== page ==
Testing the Web App Locally
Testing Locally. Flask comes packaged with a development web server. You can use this development server to double-check that your code works as expected. To be able to run the Flask development server locally, you’ll need to complete two steps. Google App Engine will do the same steps on its servers once you deploy your code. Firstly, set up a virtual environment, and secondly, install the
01:16 After executing this command, your prompt will change to indicate that you’re now operating from within the virtual environment. After you successfully set up and activate your virtual environment, you’re ready to install Flask.
This command fetches all packages listed in
requirements.txt from PyPI and installs them in your virtual environment. In this case, Flask will be installed alongside any packages that Flask depends on.
02:23 You can now start Flask’s development server and interact with your Python app in your browser. To do so, you need to run the Python script that starts the Flask app by typing the following command.
02:39 Flask starts up the development server, and your terminal will display output similar to the text shown on-screen. This output tells you three important pieces of information. Firstly, a warning that this is Flask’s development server, which means you don’t want to use it to serve your code in production.
Follow the instructions and open a browser tab at
127.0.0.1:8080, as seen on-screen. You should see a page displaying the text that your function returns: Congratulations, it’s a web app! Note the URL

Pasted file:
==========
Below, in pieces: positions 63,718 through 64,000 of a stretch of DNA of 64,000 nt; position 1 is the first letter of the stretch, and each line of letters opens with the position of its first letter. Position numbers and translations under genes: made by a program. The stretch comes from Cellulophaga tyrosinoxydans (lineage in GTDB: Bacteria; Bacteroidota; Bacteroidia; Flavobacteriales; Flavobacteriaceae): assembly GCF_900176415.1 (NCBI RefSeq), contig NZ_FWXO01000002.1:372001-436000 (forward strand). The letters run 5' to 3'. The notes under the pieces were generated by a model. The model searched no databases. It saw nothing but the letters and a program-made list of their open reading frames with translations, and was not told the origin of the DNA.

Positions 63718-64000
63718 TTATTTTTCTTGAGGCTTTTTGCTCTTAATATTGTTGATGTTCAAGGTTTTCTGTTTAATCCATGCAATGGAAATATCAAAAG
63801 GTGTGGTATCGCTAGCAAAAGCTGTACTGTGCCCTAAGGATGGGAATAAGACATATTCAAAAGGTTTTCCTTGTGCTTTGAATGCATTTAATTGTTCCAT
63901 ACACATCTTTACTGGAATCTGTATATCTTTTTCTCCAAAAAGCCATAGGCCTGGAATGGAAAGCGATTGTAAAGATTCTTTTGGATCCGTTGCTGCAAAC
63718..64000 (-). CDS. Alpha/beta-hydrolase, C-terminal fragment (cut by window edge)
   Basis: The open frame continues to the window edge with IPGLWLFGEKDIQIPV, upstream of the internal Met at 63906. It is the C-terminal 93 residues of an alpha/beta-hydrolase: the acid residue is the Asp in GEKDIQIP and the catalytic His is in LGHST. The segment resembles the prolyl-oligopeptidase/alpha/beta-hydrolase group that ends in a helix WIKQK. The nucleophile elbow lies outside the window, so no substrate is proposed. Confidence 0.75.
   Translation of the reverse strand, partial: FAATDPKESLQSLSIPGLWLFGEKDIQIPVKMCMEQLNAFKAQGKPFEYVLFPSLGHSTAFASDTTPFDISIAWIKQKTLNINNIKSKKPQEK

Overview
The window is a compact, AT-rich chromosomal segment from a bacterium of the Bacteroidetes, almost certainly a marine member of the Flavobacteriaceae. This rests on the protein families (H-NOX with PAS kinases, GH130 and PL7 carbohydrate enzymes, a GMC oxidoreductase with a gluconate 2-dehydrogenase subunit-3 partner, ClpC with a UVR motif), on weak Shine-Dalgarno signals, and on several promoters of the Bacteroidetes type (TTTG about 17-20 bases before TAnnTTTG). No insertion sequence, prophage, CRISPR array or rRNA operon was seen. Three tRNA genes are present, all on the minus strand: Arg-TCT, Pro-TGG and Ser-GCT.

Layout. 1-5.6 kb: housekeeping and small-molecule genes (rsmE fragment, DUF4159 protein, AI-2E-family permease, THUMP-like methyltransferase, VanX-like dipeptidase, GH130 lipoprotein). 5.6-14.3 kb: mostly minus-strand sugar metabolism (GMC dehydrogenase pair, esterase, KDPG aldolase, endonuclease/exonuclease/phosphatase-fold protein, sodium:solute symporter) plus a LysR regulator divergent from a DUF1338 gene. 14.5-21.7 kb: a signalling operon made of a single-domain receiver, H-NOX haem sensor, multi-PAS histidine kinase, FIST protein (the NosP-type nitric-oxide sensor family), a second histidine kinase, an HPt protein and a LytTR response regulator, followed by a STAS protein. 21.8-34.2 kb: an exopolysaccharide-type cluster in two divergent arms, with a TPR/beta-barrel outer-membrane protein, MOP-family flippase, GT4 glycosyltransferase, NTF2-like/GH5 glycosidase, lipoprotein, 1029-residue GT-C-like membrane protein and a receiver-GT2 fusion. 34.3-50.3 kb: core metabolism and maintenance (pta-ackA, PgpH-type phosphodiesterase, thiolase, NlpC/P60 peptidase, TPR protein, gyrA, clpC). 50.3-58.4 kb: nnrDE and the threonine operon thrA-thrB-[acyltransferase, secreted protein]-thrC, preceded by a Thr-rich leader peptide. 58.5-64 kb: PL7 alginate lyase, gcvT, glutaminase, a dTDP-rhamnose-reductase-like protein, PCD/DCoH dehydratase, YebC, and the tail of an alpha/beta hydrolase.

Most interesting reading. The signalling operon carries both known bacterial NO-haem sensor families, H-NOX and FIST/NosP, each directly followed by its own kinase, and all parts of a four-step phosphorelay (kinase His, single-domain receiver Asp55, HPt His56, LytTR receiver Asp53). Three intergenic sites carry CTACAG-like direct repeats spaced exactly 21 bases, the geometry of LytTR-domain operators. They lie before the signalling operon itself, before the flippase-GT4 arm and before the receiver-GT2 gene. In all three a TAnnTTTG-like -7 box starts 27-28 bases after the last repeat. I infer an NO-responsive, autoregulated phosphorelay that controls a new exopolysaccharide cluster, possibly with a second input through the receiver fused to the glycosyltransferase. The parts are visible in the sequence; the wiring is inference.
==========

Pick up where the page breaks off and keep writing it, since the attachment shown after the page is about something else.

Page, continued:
127.0.0.1 is also called the localhost, which means that it points to your own computer.
You’ve defined these values in
app.run in your
main.py file. Running the application on port
8080 means that you can tune in to this port number and receive communications from the development server.
8080 is commonly used for local testing, but you could also use a different number. You can use Flask’s development server to inspect any changes that you make to the code of your Python app.
04:24 The server listens to changes that you make in the code and will automatically reload to display them. If your app doesn’t render as you expect it to on the development server, then it won’t work in production either.
04:46 This is because there are other factors involved when you deploy your code to Google App Engine. However, for a basic app, such as the one you’re building in this course, you can be confident that it’ll work in production if it works well locally.
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